The Allenby formation is a sedimentary rock formation deposited during the early to early Middle Eocene. It consists of conglomerates, sandstones with interbedded with shales and coal. The coal seams contain an abundance of insect, fish and plant fossils, known from the shales since 1877 but best known from the Princeton Chert.The following fossil genera and species have been described from the Allenby formation:

Acer rousei

Acer stewarti

Acer stonebergae

Acer toradense

Azolla primaeva

Dinokanaga wilsoni

Eriocampa tulameenensis

Neviusia dunthornei

Orontium wolfei

Pseudosiobla campbelli


Trogosus sp., Trogosus latidens

Ulmus okanaganensis

Bloody River (Canada)

Bloody River is a river in Nunavut and the Northwest Territories, Canada. It flows into the Dease Arm of Great Bear Lake in the Northwest Territories at approximately 66°56′01″N 120°34′07″W.An outcrop of Saline River gypsum was noted near Bloody River, 67°57′N 119°31′W (NTS 86 M)* +27.2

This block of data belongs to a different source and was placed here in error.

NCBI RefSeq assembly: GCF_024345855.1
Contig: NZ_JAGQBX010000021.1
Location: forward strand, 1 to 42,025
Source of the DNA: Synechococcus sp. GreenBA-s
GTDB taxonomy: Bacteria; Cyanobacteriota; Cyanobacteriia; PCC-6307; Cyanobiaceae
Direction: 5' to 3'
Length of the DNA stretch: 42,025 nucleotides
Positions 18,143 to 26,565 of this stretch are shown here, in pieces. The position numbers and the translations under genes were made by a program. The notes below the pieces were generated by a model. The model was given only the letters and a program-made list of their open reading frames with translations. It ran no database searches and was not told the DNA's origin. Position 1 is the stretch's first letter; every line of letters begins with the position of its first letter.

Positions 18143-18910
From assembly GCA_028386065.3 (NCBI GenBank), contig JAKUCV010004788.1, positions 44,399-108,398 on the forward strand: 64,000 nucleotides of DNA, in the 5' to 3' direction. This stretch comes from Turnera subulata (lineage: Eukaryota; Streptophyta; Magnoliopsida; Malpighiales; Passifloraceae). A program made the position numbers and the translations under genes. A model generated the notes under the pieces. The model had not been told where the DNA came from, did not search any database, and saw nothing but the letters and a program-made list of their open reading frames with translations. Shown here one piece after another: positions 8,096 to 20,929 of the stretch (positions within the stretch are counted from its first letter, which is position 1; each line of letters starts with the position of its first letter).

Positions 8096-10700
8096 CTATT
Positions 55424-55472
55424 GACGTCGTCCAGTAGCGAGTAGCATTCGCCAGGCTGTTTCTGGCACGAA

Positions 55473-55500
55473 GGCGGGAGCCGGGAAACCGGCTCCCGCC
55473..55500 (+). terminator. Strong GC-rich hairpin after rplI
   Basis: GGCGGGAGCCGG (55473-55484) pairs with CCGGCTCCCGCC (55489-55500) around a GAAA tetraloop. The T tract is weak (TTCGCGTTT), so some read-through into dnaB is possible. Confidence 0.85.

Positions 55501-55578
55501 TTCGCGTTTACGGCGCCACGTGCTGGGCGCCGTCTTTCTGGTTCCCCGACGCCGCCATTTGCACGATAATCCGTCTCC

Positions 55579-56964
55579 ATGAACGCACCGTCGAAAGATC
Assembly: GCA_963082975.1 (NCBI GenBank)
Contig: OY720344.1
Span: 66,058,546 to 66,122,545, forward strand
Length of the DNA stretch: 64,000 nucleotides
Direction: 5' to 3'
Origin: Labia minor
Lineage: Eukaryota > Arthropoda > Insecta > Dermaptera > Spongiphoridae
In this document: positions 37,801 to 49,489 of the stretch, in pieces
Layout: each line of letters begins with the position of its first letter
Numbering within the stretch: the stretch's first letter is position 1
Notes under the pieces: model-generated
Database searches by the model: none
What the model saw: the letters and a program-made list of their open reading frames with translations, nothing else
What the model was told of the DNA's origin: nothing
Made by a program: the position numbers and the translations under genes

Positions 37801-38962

W. Kupsch "found tails of till-covered bedrock behind eroded rock bosses and referred to such compound landforms as crag-and-tail drumlins" west of Bloody River.


Caenagnathidae is a family of bird-like maniraptoran theropod dinosaurs from the Late Cretaceous of North America and Asia. They are a member of the Oviraptorosauria, and close relatives of the Oviraptoridae. Like other oviraptorosaurs, caenagnathids had specialized beaks, long necks, and short tails, and would have been covered in feathers. The relationships of caenagnathids were long a puzzle. The family was originally named by Charles Hazelius Sternberg in 1940 as a family of flightless birds. The discovery of skeletons of the related oviraptorids revealed that they were in fact non-avian theropods, and the discovery of more complete caenagnathid remains revealed that Chirostenotes pergracilis, originally named on the basis of a pair of hands, and "Ornithomimus" elegans, named from a foot, were caenagnathids as well.


Continuoolithus is an oogenus (fossil egg genus) of dinosaur egg found in the late Campanian of Alberta and Montana. It was laid by an unknown type of theropod. These small eggs (measuring 77–123 mm (3.0–4.8 in) long) are similar to the eggs of oviraptorid dinosaurs (oofamily Elongatoolithidae), but have a distinctive type of ornamentation.